Docs Show CIA's Mass Drone Death Strikes Killed Few al-Qaeda Leaders
April 10, 2013 3:16 PM
A broad range of militants were deemed to dangerous to be left alive in recent operations
Under fire over its defense over potential drone
killings of Americans
deemed as "terrorists" on U.S. soil, the Obama administration's
growing use of unmanned aerial vehicles (UAVs)
is being intensively scrutinized by both politicians and the media.
I. Deadly, But Not Very Precise
New documents obtained by McClatchy's reveal that of the 95 drone strikes in the Pakistan region between Oct. 2010 and Sept. 2011, many did not target al-Qaeda and those that did were not as accurate as thought.
The drone campaign managed to kill 482 people, but only 6 were high-ranking members of al-Qaeda. Analyst Jonathan Landay reports, "At least 265 of up to 482 people who the U.S. intelligence reports estimated the CIA killed during a 12-month period ending in September 2011 were not senior al Qaida leaders but instead were 'assessed' as Afghan, Pakistani and unknown extremists."
[Image Source: McClatchy's]
In the past the Obama administration has claimed that the death strikes by armed Predator and Reaper drones, employed primarily by
U.S. Central Intelligence Agency
, were used only on "specific senior operational leaders of al Qaida and associated forces."
Micah Zenko, an expert with the bipartisan foreign-relations think-tank
Council on Foreign Relations
, says that the administration is misleading Americans, commenting, "[The Obama administration is] misleading the public about the scope of who can legitimately be targeted."
Reaper drones have been used in numerous Pakistan and Yemen death strikes.
[Image Source: The Real Revo]
But White House national security spokeswoman Caitlin Hayden says that the administration does not need to specify explicitly who it is targeting and to make no assumptions. She remarks, "You should not assume [CIA Chief John Brennan] is only talking about al-Qaeda just because he doesn’t say ’al-Qaeda, the Taliban, and associated forces’ at every reference."
So who was the administration targeting in the 43 out of 95 drone strikes that did not target al-Qaeda? According to McClatchy's, the documents indicate that the strikes in question targeted "Haqqani network, several Pakistani Taliban factions and the unidentified individuals described only as 'foreign fighters' and 'other militants.'"
The documents also reveal that U.S. efforts to kill terrorist leaders often accidentally instead killed friends or family members. Drone strikes were even used to target somber occasions, such as individuals leaving funerals.
II. Is the U.S. Killing Civilians, Allies Accidentally?
One major complaint of the administration's critics is lack of transparency in the deadly offensive. The administration has refused to release a list of "terrorist" organizations that it considers "associated forces" of al-Qaeda. So far only Afghanistan's Taliban has been officially acknowledged as an al-Qaeda ally. Also not revealed was whether the administration conducted so-called "signature killings" -- killings of locals who met with al-Qaeda or exhibited other behavior deemed suspicious.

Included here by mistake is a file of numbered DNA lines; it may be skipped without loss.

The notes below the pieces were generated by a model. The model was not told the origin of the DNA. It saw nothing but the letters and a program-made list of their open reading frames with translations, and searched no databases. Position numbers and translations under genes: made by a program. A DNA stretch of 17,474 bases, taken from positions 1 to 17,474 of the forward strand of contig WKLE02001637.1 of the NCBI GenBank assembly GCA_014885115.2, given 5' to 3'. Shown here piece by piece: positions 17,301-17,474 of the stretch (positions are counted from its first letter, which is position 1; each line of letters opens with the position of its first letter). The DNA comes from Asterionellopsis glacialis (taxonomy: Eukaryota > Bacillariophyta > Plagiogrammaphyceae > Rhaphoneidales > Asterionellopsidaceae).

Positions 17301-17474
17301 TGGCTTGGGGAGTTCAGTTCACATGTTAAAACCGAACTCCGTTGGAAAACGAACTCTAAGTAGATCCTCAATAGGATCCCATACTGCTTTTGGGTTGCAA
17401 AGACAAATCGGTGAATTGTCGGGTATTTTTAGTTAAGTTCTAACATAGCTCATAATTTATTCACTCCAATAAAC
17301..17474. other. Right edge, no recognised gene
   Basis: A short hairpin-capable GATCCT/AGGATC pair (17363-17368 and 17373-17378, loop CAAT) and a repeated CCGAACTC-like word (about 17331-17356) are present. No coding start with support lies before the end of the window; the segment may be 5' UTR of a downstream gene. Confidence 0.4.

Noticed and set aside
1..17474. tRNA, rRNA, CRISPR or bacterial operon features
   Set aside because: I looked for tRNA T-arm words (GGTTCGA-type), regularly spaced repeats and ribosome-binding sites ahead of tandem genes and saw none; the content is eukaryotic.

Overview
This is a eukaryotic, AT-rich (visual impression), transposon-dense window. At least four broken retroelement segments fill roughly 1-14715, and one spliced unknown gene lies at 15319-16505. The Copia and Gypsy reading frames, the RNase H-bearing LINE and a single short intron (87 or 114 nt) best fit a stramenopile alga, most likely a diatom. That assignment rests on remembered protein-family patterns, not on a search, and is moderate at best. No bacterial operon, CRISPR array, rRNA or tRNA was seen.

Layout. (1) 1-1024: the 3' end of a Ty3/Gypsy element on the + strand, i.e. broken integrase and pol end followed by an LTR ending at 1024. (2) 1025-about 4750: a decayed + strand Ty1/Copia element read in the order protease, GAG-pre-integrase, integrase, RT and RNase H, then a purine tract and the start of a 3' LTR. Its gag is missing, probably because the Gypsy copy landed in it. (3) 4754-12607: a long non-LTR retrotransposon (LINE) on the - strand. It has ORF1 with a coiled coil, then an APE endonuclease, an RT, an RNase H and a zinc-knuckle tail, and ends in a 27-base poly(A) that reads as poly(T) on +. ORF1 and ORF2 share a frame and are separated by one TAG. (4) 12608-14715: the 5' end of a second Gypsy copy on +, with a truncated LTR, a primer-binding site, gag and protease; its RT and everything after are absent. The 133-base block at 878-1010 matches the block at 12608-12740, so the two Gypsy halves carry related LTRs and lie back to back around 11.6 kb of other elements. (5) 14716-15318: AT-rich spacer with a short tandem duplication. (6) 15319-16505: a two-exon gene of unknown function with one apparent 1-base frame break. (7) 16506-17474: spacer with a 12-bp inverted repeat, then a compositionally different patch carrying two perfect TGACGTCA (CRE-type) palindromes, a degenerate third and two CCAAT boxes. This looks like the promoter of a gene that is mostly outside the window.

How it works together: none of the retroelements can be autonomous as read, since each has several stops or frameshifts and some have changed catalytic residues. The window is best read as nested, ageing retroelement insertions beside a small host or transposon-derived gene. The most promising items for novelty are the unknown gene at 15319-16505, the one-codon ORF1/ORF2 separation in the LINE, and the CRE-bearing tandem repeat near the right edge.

Survivors pick through the rubble looking for relatives after an Oct. 2012 drone strike in Yemen.
[Image Source: Reuters]
New CIA chief John Brennan in February acknowledged that the drone strikes sometimes miss the mark and kill innocent civilians, but he defended the program saying the U.S. paid the families of people it accidentally killed. He
, "Where possible, we also work with local governments to gather facts, and, if appropriate, provide condolence payments to families of those killed."
Condolence payments range from $1,000 to $7,500 according to various reports
, depending on the circumstances.
As CIA director (bottom right) escalated drone attacks in Yemen and Pakistan civilian casualties (top, left) have grown.
[Image Source: BIJ (top); The Long War Journal (bottom left); Reuters (bottom right)]
Four American citizens with ties to terrorism -- Kamal Derwish, Anwar al-Awlaki, 16-year-old Abdulahman al-Awlaki, and Samir Khan -- have been killed to date in drone strikes in Yemen. Family members of the dead American citizens have
sued the Obama administration
with the help of the
American Civil Liberties Union
In August 2012, a drone strike in Yemen
a 40-year-old moderate cleric Salem bin Ahmed bin Ali Jaber just two days after he delivered a speech denouncing al-Qaeda. The irony is that the al-Qaeda officers who were targeted in the strike, reportedly came into town to threaten Mr. Jaber for his support of the U.S. and pacifistic leanings.
Some feel the President shouldn't have the power to order the warrantless killings of Americans on U.S. soil. [Image Source: Drone Wars UK]
It's clear more questions need to be asked about the program. But don't expect the answers to come easy from an administration who
explicitly ordered its Press Secretary to dodge questions
about drone strikes.
"We can't expect users to use common sense. That would eliminate the need for all sorts of legislation, committees, oversight and lawyers." -- Christopher Jennings
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